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VirtualRailroader

Virtual Railroading/Train Simulation FAQs


FAQs


What is virtual railroading?
What aspects of railroading have been simulated in VR?
How much computer expertise do I need?
What kind of computer do I need?
Where can I get train sim software?
 
How does a 3-D train sim work?
Can I run more than one train at a time?
Are there additional trains and routes available?
Where can I find out more about my train sim?
Are multi-player versions available?
 
Can a train simulator be used to model a model railroad?
How does a train simulator do its thing?
What's an add-on?
What tools do you need to build add-ons?
What's the best approach to building a route?
 
Can routes be built collaboratively?
Can I modify the works of others?
How do I modify a piece of rolling stock?
Can you build variable-length items?
What does AI stand for?
 
What's a scenario?
What's an activity?
What are portals?
Will I have trouble with my widescreen display?


What is virtual railroading?


Virtual railroading (VR) is another name for train simulation (or V scale modeling, if you prefer). In its most general sense, VR is an attempt to simulate railroading, or some aspect of it, on a computer. Since traditional (physical) model railroading is also a simulation, virtual railroading is perhaps a better term to use. [Back to FAQs]


What aspects of railroading have been simulated in VR?


The earliest desktop computer simulations were limited by the graphics capabilities of the computers, thus the first simulations involved such things as recreating the job of a train dispatcher (e.g., Train Dispatcher). Then came the strategy games, simulating the empire builder (e.g., Railroad Tycoon). JBSS Bahn was the first to simulate entire transit systems and railway divisions, using 2-dimensional graphics and displaying trains, tracks, and scenery in isometric views.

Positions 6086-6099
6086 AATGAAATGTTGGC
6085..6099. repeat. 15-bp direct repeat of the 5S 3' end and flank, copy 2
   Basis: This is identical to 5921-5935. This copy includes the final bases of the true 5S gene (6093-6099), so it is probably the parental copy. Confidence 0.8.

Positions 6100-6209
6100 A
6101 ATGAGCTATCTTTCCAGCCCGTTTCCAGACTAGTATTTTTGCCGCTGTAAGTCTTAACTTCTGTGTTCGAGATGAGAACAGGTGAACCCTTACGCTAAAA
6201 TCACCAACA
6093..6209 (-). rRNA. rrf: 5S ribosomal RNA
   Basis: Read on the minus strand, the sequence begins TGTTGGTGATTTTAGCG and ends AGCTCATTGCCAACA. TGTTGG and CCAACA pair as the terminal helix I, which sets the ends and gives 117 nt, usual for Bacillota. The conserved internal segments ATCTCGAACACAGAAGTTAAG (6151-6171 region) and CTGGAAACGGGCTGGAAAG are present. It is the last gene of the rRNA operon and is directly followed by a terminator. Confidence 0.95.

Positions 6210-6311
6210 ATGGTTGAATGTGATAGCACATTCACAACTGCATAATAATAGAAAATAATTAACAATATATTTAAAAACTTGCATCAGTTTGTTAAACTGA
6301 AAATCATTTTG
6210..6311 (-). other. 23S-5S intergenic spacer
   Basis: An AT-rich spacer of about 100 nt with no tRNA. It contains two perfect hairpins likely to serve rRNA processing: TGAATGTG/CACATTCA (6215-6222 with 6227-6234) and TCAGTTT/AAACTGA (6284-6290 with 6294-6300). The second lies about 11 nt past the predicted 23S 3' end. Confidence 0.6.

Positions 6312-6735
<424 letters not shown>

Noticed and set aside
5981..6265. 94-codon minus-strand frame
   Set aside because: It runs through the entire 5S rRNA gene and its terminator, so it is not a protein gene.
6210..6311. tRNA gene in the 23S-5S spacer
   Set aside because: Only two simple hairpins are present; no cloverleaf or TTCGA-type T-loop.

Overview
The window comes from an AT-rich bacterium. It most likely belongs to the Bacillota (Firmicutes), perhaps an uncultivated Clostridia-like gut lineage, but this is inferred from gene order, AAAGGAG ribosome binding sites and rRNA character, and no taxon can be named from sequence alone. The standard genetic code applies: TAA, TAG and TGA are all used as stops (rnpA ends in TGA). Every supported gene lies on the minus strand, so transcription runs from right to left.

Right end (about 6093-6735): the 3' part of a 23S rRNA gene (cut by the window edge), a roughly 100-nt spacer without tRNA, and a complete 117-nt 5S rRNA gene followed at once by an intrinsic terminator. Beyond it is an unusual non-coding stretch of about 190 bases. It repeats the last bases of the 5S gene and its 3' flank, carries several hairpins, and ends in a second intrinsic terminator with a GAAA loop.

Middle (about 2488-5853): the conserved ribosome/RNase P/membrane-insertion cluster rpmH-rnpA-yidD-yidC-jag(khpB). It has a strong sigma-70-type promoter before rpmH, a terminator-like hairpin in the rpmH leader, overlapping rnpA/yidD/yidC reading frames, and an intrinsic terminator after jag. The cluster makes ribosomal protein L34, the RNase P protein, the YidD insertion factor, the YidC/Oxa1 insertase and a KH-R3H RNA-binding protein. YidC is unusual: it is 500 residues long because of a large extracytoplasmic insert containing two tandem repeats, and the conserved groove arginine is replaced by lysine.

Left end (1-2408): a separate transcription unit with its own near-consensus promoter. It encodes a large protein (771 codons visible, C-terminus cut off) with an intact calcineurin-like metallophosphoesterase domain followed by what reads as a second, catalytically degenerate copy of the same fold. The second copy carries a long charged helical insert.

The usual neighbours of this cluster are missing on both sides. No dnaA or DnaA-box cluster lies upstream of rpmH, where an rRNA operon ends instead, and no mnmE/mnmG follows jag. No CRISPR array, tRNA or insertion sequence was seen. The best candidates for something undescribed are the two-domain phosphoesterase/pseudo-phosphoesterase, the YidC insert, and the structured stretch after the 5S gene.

The advent of full 3-dimensional modeling capabilities on the personal computer led to Microsoft Train Simulator (MSTS) and Auran Trainz, both of which let you view the train from all angles, inside and out, and to drive the train from either position. Another form of 3-D sim is represented by Boso View Express (BVE), which is cab-view only, and focuses on the driving challenge of meeting a schedule while obeying all the rules.
 
Large computers have been used for a much longer time to simulate the driving experience. These have been used in training (no pun intended) by railroads and for demonstrations by transit museums.
 
Our focus at Virtual Railroader is mainly on the full 3-D desktop simulators such as MSTS, Trainz, and BVE. [Back to FAQs]


How much computer expertise do I need?


You can operate a train sim with no more computer skills than are needed to turn on a computer and launch a program.
 
It takes a bit more expertise if you want to create something to go with your sim, such as a route or a piece of rolling stock or building, or create a scenario (driving challenge). The degree of expertise needed depends on the simulator (software program). [Back to FAQs]


What kind of computer do I need?


At the moment, all desktop simulators run in the Windows PC environment. Only Railroad Tycoon runs on a Macintosh as well. The minimum requirements for the current version of Trainz (TRS 2004), which has the most demanding requirements of the simulators, is Windows 98/2000/Me/XP; a Pentium III 733 Mhz (or equivalent) CPU; 256 Mb of RAM, a 32 MB video card and a Direct-X compatible sound card. If your computer was new within the last few years, it almost certainly meets all these requirements easily. [Back to FAQs]